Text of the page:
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Thread: Bikepacking

  1. #76
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    Feb 2011
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    The Land of Subdued Excitement
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    I just wanted to know if it could

  2. #77
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    Quote Originally Posted by GoldMember View Post
    This might be helpful, too. This is his equipment list of what he took on that trip. He rode for about 10 weeks when he did this trip.

    Tarptent Double Rainbow
    Tyvek footprint
    ZPack 850 fill 20 degree bag
    4 Cuben Fiber stuff sacks
    2 pair cycling shorts
    3 Mountain Hardware Wicked Lite shirts (2 long sleeve, 1 short sleeve)
    Garmont hiking shoes
    Fox Flux Helmet
    iPhone 5S
    Sony HDR AS100 action camera
    Monster isport earbuds
    Garmin Edge 500
    Bushnell Power Sync Solar Wrap Mini
    Stoic Vaporshell jacket and pants
    Jetboil sol w/small fuel canister
    Smartwool 150 base layer top and bottom
    Swiss Army knife
    Topeak Alien 2 bike tool
    Camelbak Hawg Pack w/3Liter bladder
    Rock N Roll Gold chain lube
    Thermarest Neoair Xlite sleeping pad
    Platypus 2 liter Gravity Works water filter
    MSR Dromedary 6 liter water bladder
    Camelbak 3 liter water bladder
    Surly tube (spare)
    Zpack Bear Bag
    Zpack toothbrush
    Snow peak Titanium Spork
    First aid kit
    Zip ties
    Duct tape
    Smart wool socks, 2 pair cycling anklets, 1 pair mid weight hikers
    Patagonia nano puff jacket
    Timberland convertible pants
    Petzl Tikka XP 2 headlamp
    Cocoon ultralight air core pillow
    Camps Suds
    Camp towel
    ACA mapset
    North Face Windstopper gloves
    Giro DND mt bikng gloves
    Gore Windstopper skull cap
    Baby wipes
    Outdoor Research water bottle parka
    Chamois butter
    Jack Black 45 SPF sun screen
    Tifosi Slip sun glasses
    Lezyne micro floor HV tire pump
    Spot Tracker Gen 3
    Funny I have some of that gear for backpacking.

    Also, he used platform pedals... I was thinking I might need to get over the terror of clipping in.

  3. #78
    Join Date
    Nov 2007
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    Eburg
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    Quote Originally Posted by evdog View Post
    I wouldn't want panniers for most of the singletrack bikepacking I do. Too easy to get them hung up on rocks, trees or other obstacles.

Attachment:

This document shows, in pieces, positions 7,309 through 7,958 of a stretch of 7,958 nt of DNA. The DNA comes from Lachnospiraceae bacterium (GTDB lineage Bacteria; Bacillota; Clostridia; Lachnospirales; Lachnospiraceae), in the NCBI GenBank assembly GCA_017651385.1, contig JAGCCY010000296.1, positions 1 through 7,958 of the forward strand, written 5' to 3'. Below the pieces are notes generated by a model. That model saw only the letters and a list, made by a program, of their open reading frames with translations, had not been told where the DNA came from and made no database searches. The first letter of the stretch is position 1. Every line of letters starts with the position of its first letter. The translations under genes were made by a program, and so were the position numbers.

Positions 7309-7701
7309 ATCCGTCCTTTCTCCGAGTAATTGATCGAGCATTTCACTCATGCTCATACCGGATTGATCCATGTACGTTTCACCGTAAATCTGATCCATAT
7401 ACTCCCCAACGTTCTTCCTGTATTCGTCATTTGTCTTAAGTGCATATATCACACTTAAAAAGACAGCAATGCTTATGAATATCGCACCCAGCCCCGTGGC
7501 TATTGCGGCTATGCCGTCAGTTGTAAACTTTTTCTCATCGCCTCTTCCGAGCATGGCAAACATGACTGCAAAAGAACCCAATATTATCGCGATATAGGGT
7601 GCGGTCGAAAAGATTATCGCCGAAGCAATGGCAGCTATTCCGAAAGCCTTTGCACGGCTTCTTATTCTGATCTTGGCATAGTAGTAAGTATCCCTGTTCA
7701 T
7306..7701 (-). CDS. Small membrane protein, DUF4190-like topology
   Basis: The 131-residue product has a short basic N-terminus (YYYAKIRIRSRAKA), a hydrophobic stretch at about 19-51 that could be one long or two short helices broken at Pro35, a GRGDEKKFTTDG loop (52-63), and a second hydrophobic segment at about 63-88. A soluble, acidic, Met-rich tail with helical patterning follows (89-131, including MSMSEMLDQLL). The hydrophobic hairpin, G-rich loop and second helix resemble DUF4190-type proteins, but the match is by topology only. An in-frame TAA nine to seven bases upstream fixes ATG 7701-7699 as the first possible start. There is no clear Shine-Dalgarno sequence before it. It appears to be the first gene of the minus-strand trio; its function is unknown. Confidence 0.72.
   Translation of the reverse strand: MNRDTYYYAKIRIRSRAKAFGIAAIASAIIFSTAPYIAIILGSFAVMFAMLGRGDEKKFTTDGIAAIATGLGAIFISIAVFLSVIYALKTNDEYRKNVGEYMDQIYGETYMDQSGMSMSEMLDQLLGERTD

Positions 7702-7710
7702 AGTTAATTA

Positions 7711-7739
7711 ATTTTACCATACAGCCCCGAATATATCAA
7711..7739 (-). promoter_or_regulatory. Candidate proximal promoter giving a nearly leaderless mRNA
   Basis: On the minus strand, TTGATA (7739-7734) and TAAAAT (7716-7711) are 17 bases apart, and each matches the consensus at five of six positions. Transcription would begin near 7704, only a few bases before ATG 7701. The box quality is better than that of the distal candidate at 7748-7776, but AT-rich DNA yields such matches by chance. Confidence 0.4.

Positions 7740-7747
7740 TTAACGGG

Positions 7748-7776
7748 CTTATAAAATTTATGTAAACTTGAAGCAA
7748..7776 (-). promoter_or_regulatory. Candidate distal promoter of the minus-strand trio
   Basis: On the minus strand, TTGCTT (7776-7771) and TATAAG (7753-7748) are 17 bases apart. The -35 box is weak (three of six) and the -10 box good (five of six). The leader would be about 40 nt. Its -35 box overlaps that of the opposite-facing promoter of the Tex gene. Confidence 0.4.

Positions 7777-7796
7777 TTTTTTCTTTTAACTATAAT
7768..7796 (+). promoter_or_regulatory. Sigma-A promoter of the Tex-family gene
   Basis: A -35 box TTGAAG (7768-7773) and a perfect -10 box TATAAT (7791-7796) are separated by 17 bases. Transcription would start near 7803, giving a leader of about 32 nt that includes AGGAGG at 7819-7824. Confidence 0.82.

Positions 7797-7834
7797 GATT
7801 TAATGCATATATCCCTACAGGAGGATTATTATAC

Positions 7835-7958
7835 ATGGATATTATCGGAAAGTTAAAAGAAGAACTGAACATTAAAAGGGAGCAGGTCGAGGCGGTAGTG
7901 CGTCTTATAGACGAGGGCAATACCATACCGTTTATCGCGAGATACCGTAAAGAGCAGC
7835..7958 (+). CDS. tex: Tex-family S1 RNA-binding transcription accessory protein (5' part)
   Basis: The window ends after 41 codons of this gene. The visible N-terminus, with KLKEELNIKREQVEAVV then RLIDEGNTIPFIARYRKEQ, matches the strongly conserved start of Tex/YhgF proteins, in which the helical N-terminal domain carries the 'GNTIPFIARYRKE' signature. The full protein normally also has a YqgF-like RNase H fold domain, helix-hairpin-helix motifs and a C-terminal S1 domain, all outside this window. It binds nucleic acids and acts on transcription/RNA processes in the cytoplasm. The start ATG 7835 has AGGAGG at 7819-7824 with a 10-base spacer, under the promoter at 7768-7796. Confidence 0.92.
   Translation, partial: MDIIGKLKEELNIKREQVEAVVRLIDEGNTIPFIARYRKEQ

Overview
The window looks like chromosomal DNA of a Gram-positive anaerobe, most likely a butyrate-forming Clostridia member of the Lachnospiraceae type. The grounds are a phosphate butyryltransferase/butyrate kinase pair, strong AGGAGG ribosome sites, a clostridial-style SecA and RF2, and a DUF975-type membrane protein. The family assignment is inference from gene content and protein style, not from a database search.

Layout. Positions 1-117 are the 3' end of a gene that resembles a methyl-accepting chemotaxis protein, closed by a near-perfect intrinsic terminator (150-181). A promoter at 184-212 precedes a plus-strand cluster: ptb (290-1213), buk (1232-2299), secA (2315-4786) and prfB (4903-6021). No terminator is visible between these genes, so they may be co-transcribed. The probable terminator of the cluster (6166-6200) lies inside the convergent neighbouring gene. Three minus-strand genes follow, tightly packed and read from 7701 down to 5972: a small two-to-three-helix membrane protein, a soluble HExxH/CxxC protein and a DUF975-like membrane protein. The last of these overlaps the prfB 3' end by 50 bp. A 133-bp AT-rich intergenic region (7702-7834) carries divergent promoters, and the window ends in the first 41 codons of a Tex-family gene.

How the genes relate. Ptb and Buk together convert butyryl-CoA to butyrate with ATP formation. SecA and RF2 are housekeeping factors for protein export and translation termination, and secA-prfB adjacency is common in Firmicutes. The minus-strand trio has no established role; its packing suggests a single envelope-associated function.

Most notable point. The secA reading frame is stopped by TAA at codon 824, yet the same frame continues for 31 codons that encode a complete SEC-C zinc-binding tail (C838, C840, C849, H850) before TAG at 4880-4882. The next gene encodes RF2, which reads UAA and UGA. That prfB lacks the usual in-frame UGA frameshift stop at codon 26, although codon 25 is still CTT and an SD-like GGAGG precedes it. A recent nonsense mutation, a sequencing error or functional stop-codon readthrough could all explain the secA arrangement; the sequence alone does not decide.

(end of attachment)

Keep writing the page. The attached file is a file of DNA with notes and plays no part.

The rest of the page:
Okay, that makes sense

  4. #79
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    Mar 2007
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    Hyperspace!
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    964
    The relatively weak pannier connections can also be a breakdown point if traveling on rough singletrack/doubletrack - hence the utility of the soft "bikepacking" attachments

  5. #80
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    Nov 2007
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    Eburg
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    Not all pannier attachments are weak. I usually bolted mine on. My next rack/pannier project will have threaded connections.

  6. #81
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    Apr 2006
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    Spokane/Schweitzer
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    Quote Originally Posted by mtngirl79 View Post
    Funny I have some of that gear for backpacking.

    Also, he used platform pedals... I was thinking I might need to get over the terror of clipping in.
    Yeah, I don't think you'll want clip-ins for bikepacking. It's too easy to lose your balance at slower speeds with the extra weight plus you'll likely have walking sections so will want shoes or light boots with good traction. Pretty likely that whatever footwear you want won't be clip-in compatible.

  7. #82
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    Sep 2009
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    Oregon
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    482
    Here's my bikepacking ride:

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    Soma B side frame with a mix of parts on it (found used online). 27.5 wheels with clearance for 2.8 tires (I could probably squeeze a 3.0 in front). Currently, I've been riding more local trails so have a front susp fork on it that I would swap out for rigid on longer tours. Steel frame because 1) it's steel and 2) steel triangles can fit full frame bags unlike those low slung aluminum so-aero frames. Oh and get a Jones loop bar.

    In the future, I'd probably take the plunge on a full on fat bike. The 650b mid fat rigid marketing is alright but I want the extra cushion of a 4"+ tire if I'm rocking rigid.

    IMO the ultimate stable would be something like the above (or Surly KM/Krampus, Advocate hayduke, etc) that's in the 2.5-3" tire range and a front suspension fork, lighter, and somewhat snappy for bigger, more technical high mtn tours with a lot of steeper climbs/descents. Then a full on fat bike rigid for long bikepacking trips on gravel/dirt roads with drawn out climbs and mellower descents.

  8. #83
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    Sep 2009
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    Oregon
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    Quote Originally Posted by GoldMember View Post
    Yeah, I don't think you'll want clip-ins for bikepacking. It's too easy to lose your balance at slower speeds with the extra weight plus you'll likely have walking sections so will want shoes or light boots with good traction. Pretty likely that whatever footwear you want won't be clip-in compatible.
    No way in hell would I ride clipless pedals with a bikepacking load.

  9. #84
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    Feb 2011
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    The Land of Subdued Excitement
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    What bike is it?

  10. #85
    Join Date
    May 2008
    Location
    Oakland, CA
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    Bikepacking